The rectangular container was just large enough to fit in both her hands. The only distinguishable feature on its surface was a small scanner along one side. Daria pressed her thumb up against this small panel and waited patiently as it read the lines and whorls on her skin's surface. She knew it would work. The scanner's memory contained the patterns of only two people in the world, and she was one of them.
With a soft click, the lid unlocked and sprang up. She flipped it open fully and reached inside.
On the very top of the pile was a stack of hard currency. She knew the exact amount without having to count it.
Underneath, on one side, was a small jumble of memory chips containing several years worth of Amy's journals, photos, and other personal digital effects. They would only be accessible with the right password . . . a password that Daria had been given long before the memory transfer had occurred.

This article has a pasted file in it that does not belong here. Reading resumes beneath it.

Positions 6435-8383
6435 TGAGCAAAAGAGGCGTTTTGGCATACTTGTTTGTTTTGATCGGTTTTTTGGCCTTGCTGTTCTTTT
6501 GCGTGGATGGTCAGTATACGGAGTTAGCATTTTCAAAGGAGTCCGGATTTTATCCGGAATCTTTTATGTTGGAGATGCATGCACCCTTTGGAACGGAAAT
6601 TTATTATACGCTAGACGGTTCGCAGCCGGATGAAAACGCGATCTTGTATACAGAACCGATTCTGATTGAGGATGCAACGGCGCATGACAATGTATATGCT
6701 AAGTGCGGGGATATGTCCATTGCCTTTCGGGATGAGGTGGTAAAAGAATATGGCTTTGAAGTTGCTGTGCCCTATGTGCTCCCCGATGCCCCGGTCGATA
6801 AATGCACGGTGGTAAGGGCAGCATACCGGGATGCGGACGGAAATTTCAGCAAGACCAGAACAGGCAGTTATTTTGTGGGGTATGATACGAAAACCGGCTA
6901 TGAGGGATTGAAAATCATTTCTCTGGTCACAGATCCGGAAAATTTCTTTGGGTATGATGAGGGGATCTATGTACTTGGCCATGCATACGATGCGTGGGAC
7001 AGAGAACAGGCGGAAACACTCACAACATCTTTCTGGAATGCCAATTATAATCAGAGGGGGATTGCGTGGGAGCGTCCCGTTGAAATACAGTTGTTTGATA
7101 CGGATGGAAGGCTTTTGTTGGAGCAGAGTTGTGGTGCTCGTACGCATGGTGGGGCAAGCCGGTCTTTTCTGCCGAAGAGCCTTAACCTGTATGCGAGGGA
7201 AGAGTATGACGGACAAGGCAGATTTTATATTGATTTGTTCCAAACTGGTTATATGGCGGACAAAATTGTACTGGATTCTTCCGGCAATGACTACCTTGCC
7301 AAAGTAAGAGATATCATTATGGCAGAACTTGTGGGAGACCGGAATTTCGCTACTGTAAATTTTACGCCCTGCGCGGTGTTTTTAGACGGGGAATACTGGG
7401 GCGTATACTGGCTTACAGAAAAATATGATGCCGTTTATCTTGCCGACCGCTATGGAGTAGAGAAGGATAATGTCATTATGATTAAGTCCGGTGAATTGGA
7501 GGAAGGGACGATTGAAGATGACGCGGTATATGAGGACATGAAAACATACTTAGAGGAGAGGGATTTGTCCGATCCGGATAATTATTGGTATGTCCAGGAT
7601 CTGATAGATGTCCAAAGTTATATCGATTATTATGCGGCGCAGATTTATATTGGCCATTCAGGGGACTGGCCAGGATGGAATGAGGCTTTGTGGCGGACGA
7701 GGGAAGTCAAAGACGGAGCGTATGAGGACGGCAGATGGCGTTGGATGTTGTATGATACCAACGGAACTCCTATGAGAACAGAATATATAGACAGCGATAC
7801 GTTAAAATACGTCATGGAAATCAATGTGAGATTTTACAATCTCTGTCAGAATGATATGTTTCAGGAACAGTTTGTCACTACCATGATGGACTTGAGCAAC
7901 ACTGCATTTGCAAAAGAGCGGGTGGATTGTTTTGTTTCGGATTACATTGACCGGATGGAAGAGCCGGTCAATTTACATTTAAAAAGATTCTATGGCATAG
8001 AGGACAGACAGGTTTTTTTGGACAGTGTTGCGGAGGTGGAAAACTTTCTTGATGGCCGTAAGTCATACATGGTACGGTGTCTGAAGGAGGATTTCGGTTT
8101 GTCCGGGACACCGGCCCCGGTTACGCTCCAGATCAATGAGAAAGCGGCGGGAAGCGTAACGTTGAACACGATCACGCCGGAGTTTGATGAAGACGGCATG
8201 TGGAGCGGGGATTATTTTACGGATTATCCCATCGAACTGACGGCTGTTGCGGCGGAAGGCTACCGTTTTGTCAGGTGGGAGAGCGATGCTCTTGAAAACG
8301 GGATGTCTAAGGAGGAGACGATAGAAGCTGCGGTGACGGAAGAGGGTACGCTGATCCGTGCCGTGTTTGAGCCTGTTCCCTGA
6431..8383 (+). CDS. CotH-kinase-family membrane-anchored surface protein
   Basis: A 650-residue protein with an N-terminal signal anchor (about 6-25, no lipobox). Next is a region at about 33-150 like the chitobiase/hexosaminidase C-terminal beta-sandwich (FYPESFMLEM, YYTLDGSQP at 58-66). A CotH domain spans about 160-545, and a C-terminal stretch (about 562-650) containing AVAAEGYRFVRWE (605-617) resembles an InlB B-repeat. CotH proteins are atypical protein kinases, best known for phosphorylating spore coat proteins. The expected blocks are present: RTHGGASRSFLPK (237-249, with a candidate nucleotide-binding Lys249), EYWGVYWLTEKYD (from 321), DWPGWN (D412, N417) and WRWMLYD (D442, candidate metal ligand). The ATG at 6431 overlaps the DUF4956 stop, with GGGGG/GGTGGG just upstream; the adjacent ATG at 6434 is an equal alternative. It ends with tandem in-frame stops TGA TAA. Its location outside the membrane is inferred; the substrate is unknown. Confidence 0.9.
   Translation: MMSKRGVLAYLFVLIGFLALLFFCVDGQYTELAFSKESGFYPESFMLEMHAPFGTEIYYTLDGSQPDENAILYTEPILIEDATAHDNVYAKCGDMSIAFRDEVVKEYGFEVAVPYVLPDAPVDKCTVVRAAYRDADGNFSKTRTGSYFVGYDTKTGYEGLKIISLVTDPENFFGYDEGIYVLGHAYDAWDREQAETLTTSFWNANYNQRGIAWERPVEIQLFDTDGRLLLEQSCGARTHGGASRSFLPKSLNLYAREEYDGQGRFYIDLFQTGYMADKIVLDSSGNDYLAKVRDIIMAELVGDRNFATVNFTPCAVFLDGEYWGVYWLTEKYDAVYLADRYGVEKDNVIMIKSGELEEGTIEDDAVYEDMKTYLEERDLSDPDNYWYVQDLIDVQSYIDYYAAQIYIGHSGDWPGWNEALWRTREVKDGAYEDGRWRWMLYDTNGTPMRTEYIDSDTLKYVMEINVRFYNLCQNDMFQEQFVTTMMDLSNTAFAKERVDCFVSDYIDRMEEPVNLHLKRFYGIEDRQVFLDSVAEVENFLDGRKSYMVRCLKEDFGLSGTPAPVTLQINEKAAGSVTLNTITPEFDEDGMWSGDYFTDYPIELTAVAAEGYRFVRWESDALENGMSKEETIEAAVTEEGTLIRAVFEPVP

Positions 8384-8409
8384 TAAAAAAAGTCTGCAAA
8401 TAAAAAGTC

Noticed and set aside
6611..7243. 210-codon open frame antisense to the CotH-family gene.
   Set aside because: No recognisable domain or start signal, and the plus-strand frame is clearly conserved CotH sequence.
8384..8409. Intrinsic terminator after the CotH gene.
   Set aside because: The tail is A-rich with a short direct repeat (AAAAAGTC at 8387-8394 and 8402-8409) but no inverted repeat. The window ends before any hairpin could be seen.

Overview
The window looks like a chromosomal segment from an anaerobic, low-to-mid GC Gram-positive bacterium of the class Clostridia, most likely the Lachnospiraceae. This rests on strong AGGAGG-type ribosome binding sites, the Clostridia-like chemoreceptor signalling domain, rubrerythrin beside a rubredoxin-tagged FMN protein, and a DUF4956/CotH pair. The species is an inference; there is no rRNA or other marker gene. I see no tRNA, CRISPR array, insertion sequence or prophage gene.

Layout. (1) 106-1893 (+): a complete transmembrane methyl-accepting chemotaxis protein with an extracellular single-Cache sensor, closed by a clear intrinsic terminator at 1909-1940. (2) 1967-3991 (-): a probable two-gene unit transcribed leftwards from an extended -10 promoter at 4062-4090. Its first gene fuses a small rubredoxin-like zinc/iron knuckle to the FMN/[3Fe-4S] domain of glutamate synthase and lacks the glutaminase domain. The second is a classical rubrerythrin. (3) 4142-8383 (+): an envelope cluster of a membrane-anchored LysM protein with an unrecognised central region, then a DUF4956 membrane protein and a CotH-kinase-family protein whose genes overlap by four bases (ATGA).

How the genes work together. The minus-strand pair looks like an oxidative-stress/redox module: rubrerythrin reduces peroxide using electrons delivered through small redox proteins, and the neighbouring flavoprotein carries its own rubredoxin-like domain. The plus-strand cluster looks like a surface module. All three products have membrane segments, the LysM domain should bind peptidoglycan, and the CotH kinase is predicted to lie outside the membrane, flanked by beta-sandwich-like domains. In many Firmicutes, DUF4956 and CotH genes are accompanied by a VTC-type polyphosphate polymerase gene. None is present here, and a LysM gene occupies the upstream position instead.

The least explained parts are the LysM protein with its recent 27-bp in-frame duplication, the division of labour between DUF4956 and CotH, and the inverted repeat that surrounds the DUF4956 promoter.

On the other side was a digipad, looking old-fashioned enough to be called quaint. It had been a gift from Amy's grandmother, and Amy had been considering giving it to Daria. Plans of adding it and the rest of the box's contents to the will had been on Amy's to-do list, but her death had left those plans permanently canceled.
Daria was about to close the box and leave when she noticed a small glint amongst the memory chips. Pushing them aside, she uncovered a small, unadorned ring. She picked it out and held it up in front of her glasses. The nightvision made it difficult to tell just by looking, but a quick scan reported back that it was made of silver with a scattering of a few other miscellaneous metals.
Amy's memories of the ring were vague. This in itself wasn't very odd, as Daria was continually coming across the odd memory here and there that wasn't fully intact. What was strange was that everything else in the box and the box itself was so sharp and clear in her mind. It was only the small band of metal she now held that seemed out of place.